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High-Altitude Training Tips

By:  Nicole Esplin

Thin air, giant hills, and cold weather.  A winter trip to the Rocky Mountains can bring all three to your workout.  It can be frustrating to maintain speed and endurance while in the mountains, but the benefits from high altitude training will pay off once back at sea level.

Later today, I leave for Utah for a week to travel to the Sundance Film Festival with a class.  My family goes to Colorado every winter to ski, and I always run to benefit from the high altitude training.  While the benefits are enormous once back at sea level, it can be difficult to run at altitude, so mental and physical precautions must be taken (I learned most of these the hard way!).

Here is a list of ways to benefit the most from a trip to the mountains, and avoid dreaded altitude sickness: Continue reading

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Race into the new year to stay fit

By:  Nicole Esplin           

It’s time to sign up for a road race.  Whether you’ve trained all year and you’re ready to test your fitness in a race setting or you want to sign up for a race to motivate yourself to reach a new level of fitness, sign up for a race now to ensure a spot and receive early bird discounts.

So which race should you do?  The fall and spring are big times for road races, and depending on how far you want to drive, you could probably find a road race to fill nearly every weekend in the year.  Racing every weekend would be economically and physically taxing, so I created a list of my 5 favorite races happening this spring in North Carolina. Continue reading

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So you want to go for a run around campus…

The freshmen are beginning to find their way around campus, the upperclassmen are adjusting to their off-campus apartments and houses, and it finally feels like you can breathe again (without the thick humidity and hectic frenzy of the first few weeks of school).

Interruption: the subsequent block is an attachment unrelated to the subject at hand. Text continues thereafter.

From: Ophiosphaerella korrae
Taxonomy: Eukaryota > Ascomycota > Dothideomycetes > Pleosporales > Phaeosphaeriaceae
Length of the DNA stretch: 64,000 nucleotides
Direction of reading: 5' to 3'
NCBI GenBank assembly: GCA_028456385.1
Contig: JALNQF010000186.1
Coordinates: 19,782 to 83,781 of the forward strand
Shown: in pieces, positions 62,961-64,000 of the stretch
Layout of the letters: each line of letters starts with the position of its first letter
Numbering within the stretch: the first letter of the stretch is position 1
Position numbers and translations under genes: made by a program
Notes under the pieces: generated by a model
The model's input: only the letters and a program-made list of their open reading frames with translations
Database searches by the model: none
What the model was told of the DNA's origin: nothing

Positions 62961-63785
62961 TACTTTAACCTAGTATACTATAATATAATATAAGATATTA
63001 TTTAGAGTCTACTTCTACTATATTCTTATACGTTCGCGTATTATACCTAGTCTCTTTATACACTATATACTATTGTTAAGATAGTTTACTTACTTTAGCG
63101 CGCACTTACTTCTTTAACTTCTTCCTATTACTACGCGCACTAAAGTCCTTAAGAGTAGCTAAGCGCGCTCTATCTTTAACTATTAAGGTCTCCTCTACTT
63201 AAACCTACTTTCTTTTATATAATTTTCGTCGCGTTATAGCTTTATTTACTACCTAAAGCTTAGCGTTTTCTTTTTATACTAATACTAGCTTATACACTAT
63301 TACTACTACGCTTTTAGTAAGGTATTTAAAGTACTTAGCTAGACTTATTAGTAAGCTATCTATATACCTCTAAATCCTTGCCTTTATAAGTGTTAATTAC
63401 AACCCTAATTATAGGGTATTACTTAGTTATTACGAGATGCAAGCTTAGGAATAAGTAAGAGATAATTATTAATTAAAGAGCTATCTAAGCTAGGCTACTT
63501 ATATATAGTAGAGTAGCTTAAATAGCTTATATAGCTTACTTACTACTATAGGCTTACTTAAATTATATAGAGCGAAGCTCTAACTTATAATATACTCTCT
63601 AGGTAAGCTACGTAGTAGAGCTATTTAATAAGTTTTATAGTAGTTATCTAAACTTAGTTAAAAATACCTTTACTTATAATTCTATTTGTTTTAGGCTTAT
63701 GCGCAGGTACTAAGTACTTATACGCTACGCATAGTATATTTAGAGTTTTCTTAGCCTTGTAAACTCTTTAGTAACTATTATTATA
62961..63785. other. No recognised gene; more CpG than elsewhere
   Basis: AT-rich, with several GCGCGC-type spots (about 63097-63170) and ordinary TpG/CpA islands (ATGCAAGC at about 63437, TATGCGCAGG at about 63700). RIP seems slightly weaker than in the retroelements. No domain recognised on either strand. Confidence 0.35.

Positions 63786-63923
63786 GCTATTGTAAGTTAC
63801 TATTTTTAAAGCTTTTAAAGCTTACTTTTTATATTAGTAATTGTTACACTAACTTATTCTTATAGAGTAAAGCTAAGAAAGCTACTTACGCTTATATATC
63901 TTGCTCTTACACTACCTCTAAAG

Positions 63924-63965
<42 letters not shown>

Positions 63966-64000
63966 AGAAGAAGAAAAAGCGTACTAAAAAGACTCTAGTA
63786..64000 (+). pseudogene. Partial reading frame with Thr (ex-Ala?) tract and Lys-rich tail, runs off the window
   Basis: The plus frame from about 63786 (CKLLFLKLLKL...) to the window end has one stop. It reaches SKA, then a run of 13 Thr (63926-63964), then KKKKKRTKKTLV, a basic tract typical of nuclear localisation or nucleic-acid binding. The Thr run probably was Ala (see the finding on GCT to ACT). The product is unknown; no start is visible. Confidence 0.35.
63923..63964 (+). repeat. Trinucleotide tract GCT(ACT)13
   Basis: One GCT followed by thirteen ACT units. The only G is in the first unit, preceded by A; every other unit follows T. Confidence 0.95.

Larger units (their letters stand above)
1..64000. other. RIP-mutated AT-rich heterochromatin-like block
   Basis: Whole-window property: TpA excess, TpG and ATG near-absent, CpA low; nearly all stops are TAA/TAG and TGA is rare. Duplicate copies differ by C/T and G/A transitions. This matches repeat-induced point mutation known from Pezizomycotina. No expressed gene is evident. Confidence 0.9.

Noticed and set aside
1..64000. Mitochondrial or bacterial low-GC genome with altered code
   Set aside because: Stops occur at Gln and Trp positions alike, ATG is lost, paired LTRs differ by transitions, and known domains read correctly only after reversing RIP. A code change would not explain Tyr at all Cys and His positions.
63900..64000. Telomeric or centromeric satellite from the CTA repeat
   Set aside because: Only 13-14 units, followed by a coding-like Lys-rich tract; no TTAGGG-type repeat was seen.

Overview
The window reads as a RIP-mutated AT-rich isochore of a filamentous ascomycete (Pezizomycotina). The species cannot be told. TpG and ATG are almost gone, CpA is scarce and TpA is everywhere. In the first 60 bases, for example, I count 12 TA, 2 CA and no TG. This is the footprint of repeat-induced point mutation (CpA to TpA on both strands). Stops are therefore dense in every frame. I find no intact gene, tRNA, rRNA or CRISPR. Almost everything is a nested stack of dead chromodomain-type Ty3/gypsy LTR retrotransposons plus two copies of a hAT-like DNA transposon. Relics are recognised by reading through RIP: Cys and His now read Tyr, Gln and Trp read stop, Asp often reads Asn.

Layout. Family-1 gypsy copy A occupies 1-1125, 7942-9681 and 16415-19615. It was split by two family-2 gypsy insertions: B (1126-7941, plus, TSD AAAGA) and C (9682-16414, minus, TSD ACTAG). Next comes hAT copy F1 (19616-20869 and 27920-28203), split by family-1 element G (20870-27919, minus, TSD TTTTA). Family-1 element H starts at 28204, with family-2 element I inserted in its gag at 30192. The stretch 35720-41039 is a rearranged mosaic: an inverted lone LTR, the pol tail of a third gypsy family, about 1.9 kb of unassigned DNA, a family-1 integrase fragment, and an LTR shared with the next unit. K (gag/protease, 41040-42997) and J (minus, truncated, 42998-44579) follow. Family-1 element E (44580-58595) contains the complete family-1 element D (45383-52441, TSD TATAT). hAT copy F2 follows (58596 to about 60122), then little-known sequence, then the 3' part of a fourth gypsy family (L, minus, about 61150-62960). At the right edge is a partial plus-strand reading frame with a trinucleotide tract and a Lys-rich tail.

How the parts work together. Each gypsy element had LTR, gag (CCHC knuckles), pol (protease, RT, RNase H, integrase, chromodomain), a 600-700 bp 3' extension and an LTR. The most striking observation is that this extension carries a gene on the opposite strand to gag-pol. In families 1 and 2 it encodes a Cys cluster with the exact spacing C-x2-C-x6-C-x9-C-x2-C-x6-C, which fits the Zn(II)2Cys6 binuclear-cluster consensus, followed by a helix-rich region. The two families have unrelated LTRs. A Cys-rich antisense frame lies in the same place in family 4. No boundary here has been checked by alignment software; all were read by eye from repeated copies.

With this extra time and sense of direction, its the perfect time to start running regularly.  Where to?

The Elon University Cross Country course (also known as the intramural fields) has miles of grassy cut-throughs and trails that can easily turn a boring neighborhood jog into a challenging all-terrain run.  Just past the railroad tracks, the course offers rolling hills and a softer surface than hard cement and asphalt.

When you wear the course out, there are plenty of relatively safe neighborhoods, and parks around Elon.  For those mileage perfectionists who count every tenth of a mile (guilty one right here…), there are great websites where you can track every turn of your run before-or after- you go out.

Personally, I use walkjogrun.net to map out all my runs, but mapmyrun.com is also a great site where you can track miles.

Both sites have search engines where you can type in your location (Elon, NC), and browse through routes mapped out by different users.  Happy Trails! (And roads!)

MapMyRun

WalkJogRun

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Tone up in 10

Nicole Esplin

School starts in less than two weeks for Elon students.  Whether you’re a casual or a competitive athlete, you probably want to begin school in shape and looking fit after summer.  Over the summer working at cross country camp, one of my friends showed me this quick, full body workout that strengthens and tightens your arms, abs, and legs…and takes less than 10 minutes!

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Kickin’ It

Nicole Esplin

Strides can be a pain for many runners.  The last thing most runners what to do after they finish a run in the summer heat is to run repeats at an even faster pace for at least 100 meters.  But they’re necessary.  In high school, I didn’t worry about strides when my coach wasn’t breathing down my neck and making me do them, and I paid for it in races.  It’s similar to doing abs-you don’t realize how much you benefit from something pretty easy and quick until you start doing them.  Once I started doing strides, my kick at the end of races improved, and instead of losing 5 places in the last 400 meters of a 5k, I found that I could even increase my place.